China announces slow lifting of harsh Shanghai lockdown


Shanghai officials announced at a press conference on Sunday that they would begin lifting the month-long total lockdown of China’s largest city “in phases”, saying only certain businesses would be granted the right to operate and leaving open the possibility of a renewed mass house arrest order at any time.

The press conference followed reports over the weekend that Communist Party officials had begun pulling out some of the city’s notorious coronavirus quarantine centers because they couldn’t find enough people tested. positive for the Chinese coronavirus or exposed to the disease to populate them. The centers – which were reportedly kept in poor sanitary conditions and forcing people suspected, but not confirmed, of having the virus to stay in close quarters with confirmed cases – had caused global embarrassment and civil unrest at home .

Of particular concern was the practice of separating babies and young children from their parents; scenes of three or four babies thrown into a crib and toddlers left unattended outraged locals and generated enough pressure that Communist Party officials reluctantly announced exceptions to family separations in April.

Shanghai Deputy Mayor Chen Tong’s remarks on Sunday indicated that the Communist Party was announcing some reopenings out of concern for its economy. After destroying Hong Kong’s economy by illegally implementing communism, the Party now relies heavily on Shanghai as a global investment hub and has seen investors flee en masse in the face of the unpredictable and poorly explained lockdown.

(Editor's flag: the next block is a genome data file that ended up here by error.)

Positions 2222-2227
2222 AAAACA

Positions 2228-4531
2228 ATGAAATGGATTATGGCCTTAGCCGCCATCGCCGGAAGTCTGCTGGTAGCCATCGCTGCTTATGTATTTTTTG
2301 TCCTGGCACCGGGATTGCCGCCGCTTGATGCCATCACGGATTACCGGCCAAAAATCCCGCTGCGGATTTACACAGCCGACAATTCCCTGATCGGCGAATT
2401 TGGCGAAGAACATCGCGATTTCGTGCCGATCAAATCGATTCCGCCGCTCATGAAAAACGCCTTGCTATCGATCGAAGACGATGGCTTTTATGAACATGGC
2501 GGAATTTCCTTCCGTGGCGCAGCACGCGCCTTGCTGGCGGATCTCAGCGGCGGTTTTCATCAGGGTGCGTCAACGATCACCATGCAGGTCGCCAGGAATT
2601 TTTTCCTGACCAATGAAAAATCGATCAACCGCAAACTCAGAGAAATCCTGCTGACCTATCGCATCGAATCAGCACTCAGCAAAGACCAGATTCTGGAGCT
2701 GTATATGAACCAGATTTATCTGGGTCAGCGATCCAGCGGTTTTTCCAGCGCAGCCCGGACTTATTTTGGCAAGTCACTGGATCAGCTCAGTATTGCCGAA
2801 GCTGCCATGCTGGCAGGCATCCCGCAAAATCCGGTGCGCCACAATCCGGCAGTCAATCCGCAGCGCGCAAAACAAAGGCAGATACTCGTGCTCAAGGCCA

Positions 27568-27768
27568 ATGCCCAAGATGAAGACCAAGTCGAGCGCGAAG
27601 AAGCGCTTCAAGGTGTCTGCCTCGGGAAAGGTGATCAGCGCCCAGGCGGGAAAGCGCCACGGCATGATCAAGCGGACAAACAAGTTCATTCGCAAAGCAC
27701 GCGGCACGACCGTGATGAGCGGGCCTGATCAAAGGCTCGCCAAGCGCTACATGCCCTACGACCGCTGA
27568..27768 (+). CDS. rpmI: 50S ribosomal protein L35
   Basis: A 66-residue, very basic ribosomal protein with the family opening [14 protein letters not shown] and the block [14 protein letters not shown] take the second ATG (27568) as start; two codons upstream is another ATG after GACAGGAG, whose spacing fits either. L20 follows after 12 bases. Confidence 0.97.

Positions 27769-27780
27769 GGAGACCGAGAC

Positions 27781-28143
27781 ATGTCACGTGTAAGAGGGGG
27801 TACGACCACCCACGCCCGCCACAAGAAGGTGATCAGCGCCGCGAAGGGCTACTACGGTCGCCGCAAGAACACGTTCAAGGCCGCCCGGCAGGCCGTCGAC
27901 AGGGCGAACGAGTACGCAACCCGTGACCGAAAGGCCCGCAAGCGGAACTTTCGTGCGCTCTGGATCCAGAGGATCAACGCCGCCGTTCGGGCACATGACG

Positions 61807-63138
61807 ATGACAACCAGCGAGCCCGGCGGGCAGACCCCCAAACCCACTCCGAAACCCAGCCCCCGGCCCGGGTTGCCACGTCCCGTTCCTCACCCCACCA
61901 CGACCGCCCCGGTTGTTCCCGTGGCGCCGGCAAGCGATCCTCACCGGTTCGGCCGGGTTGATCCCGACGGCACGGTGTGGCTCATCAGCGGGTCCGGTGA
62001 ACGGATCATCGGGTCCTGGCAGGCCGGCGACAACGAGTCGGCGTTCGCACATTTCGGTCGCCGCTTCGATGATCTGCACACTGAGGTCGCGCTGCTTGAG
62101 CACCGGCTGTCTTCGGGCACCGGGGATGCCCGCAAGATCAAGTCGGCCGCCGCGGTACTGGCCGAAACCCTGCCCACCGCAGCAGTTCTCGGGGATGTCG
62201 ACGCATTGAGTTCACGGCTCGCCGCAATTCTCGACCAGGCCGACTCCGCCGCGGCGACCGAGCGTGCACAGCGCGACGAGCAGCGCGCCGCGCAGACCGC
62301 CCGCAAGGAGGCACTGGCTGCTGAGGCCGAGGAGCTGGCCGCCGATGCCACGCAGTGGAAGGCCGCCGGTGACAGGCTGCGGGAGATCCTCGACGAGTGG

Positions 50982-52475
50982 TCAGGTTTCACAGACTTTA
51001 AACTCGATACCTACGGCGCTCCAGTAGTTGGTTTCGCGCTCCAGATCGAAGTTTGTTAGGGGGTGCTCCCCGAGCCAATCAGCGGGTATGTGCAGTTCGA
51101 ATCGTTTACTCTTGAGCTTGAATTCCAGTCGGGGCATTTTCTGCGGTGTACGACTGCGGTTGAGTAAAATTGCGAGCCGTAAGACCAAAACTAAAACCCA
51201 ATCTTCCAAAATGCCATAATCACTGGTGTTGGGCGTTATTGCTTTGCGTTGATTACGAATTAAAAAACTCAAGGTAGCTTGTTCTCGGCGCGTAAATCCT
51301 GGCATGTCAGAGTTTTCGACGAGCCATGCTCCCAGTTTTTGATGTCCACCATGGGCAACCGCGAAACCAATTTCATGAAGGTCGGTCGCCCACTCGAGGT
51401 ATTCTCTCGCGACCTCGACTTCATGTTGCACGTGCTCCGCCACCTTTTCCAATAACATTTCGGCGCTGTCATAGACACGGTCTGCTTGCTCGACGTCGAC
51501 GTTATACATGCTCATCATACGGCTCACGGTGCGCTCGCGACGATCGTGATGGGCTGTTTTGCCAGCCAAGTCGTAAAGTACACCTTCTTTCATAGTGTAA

“Shanghai is set to restart commercial and service operations in phases from Monday, with shopping malls, supermarkets, pharmacies, wet markets, catering and hairdressing services to resume offline operations from orderly manner,” Chen said, according to the official newspaper. world times. “The resumption of business and commercial activities will be carried out in phases on the principle of orderly opening, limited flow, effective control and classified management.”

the Time noted that the communist regime still strictly limits which businesses can operate anyone seeking a license will need to “provide business licenses, negative nucleic acid test and antigen test results and other application documents . They must also take regular nucleic acid tests after resuming activities.

The onerous requirements likely mean that smaller businesses more vulnerable to extreme economic damage from shutdowns won’t have the resources to operate anytime soon.

Officials at the press conference warned that the gradual opening promised by the Communist Party does not mean a return to normalcy anytime soon. They insisted, according to the South China Morning Post, that Shanghai would not return to “normal virus control” until June 1, despite the pronounced drop in officially documented coronavirus cases that made the announcement of a gradual reopening possible. the morning shift pointed out that officials said they would “remain vigilant to prevent any rebound in new cases”, suggesting that they could suspend or cancel the announced slow reopening at any time.